The U.S. Federal Bureau of Investigation has warned that cybercriminals are creating fraudulent cryptocurrency applications to defraud investors.

The FBI said in the private industry notification that cybercriminals have been contacting U.S. investors, fraudulently claiming to offer legitimate cryptocurrency services. The same cybercriminals are also convincing investors to download fraudulent mobile apps with increasing success to defraud investors of their cryptocurrency.

The FBI has identified 244 victims of fraudulent cryptocurrency investment apps and estimates the approximate loss associated with this activity to be $42.7 million.

One example invovles cybercriminals purporting to be a legitimate financial institution defrauding at least 28 victims of $3.7 million. The cybercriminals convinced victims to download an app that used the same name and logo of an actual financial institution and then deposit cryptocurrency into wallets controlled by the cybercriminals. When 13 of the 28 victims attempted to withdraw funds, they were told they had to pay taxes on their investments to make withdrawals – the victims did and were still not able to withdraw funds.

In another example, cybercriminals using the name YiBit defrauded at least four victims of $5.5 million through an app. Like the previous example, the cybercriminals said that taxes had to be paid with victims unable to withdraw funds. A third example involves a fake company called Supayos or Supay that also tricked users into transferring cryptocurrency.

The FBI recommended that financial institutions proactively warn customers about these activities, how to report them and also educate customers on what services they legitimately offer. Investors are warned to be wary of unsolicited requests and to verify that the app is legitimate before downloading it by confirming the offering.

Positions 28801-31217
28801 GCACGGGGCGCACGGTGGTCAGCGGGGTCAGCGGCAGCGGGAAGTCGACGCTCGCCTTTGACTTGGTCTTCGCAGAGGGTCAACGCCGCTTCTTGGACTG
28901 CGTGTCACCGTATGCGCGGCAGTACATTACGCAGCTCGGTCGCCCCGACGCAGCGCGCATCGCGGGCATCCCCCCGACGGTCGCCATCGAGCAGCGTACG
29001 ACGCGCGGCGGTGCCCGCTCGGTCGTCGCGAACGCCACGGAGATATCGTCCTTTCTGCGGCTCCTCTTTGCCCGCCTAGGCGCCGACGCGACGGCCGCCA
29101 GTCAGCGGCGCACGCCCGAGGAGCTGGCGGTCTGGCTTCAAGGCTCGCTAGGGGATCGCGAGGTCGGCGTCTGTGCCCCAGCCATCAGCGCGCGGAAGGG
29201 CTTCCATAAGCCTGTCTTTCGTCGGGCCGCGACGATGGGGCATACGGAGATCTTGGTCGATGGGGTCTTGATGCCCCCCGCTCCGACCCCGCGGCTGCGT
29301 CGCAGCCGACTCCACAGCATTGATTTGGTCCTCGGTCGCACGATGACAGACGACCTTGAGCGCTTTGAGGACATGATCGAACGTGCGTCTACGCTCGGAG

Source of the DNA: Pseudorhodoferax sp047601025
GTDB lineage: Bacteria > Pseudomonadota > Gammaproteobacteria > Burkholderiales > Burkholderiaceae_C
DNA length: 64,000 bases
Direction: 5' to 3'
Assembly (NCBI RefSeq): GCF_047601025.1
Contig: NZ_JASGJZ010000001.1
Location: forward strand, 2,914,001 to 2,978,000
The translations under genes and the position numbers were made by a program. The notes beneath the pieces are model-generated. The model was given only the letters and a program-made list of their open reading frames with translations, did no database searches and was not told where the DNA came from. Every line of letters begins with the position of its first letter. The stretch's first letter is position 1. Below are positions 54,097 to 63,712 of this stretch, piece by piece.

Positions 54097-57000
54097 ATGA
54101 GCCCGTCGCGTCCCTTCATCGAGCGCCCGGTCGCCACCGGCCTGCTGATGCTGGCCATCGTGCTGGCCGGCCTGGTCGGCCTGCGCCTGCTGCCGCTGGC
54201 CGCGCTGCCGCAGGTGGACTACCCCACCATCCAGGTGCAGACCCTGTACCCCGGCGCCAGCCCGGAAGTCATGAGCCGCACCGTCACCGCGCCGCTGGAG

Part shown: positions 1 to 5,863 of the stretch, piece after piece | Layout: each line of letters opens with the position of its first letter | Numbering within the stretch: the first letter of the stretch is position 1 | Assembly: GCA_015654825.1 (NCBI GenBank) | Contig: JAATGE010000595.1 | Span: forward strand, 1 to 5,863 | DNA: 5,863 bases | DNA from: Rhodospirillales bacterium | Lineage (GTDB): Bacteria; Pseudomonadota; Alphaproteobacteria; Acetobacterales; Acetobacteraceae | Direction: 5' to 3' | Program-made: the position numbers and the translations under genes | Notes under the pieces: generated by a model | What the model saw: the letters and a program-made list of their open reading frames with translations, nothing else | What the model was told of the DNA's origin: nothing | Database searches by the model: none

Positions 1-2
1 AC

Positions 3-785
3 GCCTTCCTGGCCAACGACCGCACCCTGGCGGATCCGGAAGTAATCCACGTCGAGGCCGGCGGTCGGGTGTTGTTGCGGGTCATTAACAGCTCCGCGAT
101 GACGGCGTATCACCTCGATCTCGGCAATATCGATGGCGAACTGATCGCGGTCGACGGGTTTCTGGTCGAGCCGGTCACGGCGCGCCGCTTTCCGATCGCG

“Although the recent cryptocurrency crash has no doubt soured some investors from participating in the space, the reality is that for many people cryptocurrencies still carry the mystique of being the next big thing in investing and this has fueled some inexperienced investors into making rash decisions for fear of missing out on the next wave that promises life-changing financial returns,” Chris Clements, vice president of solutions architecture at IT service management company Cerberus Cyber Sentinel Corp., told SiliconANGLE. “Unfortunately, the same lack of regulation and centralized control that attracts some cryptocurrency proponents can be abused by malicious actors to conduct fraud on a massive scale.”

“The FBI’s recommendations for investors to stay safe from similar fraudulent schemes is good advice, particularly to have skepticism towards unsolicited requests to participate in new investment platforms or apps,” Clements explained. “But guidance to verify the legitimacy of a new or unknown organization can be a difficult task as it can be just as easy for fraudsters to falsify a fake company website or address.”

James McQuiggan, security awareness advocate at security awareness training company KnowBe4 Inc. noted that cybercriminals always target money and what better to scam people out of money than those with access to millions in cryptocurrency.

“While Security awareness training focuses on phishing, it’s important to remember that we should only download apps from trusted sources, like the Google Store or Apple’s App Store,” McQuiggan said. “Cybercriminals will leverage social engineering to convince victims to download apps which can take over their devices like smartphones or install browser extensions to take over their computers.”

Photo: Defense.gov

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